KRIEPS: The viewers must know that this is likely to go a different way and that she’s heading to choose in excess of her own tale. You know, this is a character that you see nearly go away the fourth wall amongst the audience and the movie. It is almost as if she’s climbing out of the monitor. She’s indicating, you know, I’m leaving my role even as the character, you know. And it’s also saying, what if the particular person you all appear at looks back? I mean, you all concur that I’m famed, and now you might be viewing me and you might be chatting about me and you might be judging me and you are expressing that I gained pounds and that I misplaced excess weight and that I am tricky and all these factors. I think the character in the movie is making an attempt to escape this and trying to wake folks up in their quite traditional techniques of observing points.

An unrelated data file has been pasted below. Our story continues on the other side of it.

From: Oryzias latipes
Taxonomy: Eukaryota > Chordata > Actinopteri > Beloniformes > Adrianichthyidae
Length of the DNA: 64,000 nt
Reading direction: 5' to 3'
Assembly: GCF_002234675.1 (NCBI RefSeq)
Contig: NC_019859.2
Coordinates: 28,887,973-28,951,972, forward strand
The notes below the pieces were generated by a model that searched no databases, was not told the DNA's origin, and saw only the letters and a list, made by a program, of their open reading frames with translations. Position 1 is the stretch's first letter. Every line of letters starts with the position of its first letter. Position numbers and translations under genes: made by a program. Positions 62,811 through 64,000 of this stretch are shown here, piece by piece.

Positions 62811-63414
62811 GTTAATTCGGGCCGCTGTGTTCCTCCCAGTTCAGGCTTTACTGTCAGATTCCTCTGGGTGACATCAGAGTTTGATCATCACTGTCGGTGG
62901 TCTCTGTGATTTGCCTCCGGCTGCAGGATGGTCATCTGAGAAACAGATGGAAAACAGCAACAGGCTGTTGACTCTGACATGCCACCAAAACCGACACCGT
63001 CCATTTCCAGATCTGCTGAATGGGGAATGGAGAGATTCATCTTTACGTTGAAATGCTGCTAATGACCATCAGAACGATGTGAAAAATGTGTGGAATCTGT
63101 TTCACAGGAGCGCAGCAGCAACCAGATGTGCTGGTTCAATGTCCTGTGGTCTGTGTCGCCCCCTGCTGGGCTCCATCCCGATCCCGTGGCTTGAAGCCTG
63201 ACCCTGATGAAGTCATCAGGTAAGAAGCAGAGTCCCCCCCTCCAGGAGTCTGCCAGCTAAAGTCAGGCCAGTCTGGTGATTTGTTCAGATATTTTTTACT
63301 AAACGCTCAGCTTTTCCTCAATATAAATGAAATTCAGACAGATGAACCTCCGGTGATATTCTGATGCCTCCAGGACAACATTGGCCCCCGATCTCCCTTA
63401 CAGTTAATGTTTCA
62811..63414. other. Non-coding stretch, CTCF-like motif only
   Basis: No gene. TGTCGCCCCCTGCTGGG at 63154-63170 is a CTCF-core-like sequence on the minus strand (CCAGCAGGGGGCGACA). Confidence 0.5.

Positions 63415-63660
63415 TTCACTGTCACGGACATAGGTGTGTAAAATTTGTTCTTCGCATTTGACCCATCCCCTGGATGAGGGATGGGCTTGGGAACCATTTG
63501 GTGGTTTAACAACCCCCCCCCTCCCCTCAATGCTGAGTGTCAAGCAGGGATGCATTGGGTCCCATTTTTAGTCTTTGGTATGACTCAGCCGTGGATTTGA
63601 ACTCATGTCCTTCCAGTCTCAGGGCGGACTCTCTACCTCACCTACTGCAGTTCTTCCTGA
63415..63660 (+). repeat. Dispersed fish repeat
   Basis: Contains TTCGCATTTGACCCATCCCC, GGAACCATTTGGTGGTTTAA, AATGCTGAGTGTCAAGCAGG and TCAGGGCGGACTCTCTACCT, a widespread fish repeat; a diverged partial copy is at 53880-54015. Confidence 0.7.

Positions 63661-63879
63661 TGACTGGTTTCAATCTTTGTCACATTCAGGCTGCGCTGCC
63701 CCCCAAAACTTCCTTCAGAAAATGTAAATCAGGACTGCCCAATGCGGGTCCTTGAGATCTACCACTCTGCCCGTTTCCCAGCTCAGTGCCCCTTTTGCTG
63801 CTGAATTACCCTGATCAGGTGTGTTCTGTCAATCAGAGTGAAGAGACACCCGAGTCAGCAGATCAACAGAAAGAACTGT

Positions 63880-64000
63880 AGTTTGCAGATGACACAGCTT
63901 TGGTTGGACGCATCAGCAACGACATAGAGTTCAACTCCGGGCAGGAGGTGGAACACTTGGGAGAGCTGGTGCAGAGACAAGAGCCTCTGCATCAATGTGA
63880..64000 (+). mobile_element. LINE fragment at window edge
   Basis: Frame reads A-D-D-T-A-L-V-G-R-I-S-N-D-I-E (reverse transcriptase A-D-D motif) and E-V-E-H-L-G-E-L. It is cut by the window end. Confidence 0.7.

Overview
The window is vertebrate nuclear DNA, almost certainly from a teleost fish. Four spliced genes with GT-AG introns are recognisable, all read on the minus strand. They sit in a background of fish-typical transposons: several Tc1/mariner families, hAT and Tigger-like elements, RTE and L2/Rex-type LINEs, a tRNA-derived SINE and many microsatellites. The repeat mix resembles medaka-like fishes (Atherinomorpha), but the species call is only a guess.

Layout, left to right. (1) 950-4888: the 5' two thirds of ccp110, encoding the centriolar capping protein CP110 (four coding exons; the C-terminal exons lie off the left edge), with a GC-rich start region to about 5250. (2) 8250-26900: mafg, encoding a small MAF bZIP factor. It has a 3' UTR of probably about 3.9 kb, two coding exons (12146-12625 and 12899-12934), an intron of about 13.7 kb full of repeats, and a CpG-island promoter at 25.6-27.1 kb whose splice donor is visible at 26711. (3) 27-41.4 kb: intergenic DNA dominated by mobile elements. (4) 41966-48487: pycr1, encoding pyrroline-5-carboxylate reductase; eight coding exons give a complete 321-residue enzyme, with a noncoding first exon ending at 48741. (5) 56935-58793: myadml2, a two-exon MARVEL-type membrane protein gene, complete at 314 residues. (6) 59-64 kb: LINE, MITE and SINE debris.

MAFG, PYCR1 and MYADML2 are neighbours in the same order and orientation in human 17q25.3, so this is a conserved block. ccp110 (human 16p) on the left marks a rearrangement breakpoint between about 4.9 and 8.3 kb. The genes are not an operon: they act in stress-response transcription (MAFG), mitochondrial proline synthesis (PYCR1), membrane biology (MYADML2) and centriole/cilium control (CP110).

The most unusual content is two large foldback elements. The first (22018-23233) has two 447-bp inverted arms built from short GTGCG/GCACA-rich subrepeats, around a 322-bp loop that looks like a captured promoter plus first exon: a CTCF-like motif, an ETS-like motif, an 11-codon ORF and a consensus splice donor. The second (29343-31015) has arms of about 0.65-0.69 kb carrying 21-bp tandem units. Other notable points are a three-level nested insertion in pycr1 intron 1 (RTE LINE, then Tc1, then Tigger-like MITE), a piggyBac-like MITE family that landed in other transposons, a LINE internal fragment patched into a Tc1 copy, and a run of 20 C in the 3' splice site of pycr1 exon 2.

ESTRIN: Talk about the title of the movie, “Corsage.” I signify, in the U.S., of class, is the flower you wear on your wrist at promenade. But what does corsage suggest in this context?

KRIEPS: I imagine the complete movie is to chat about the corset this female was carrying physically and as a element of her costume or her gown, but also the corset that they were creating her have on as the empress, which are the rules and the…

ESTRIN: Everything she was expected to do.

KRIEPS: Yeah, she was predicted to do. And this once again, we use – and that is why we have the contemporary new music and all the things is to talk about modern day women and how we continue to use this corset, even if we do not understand, you know, unconsciously we are nevertheless a slave to this plan of having to remember to.

ESTRIN: And we see you being laced up in a corset in the film more than and over. It truly is this impossibly limited costume.

KRIEPS: Yeah.

ESTRIN: What did it truly feel like to wear a corset in the movie?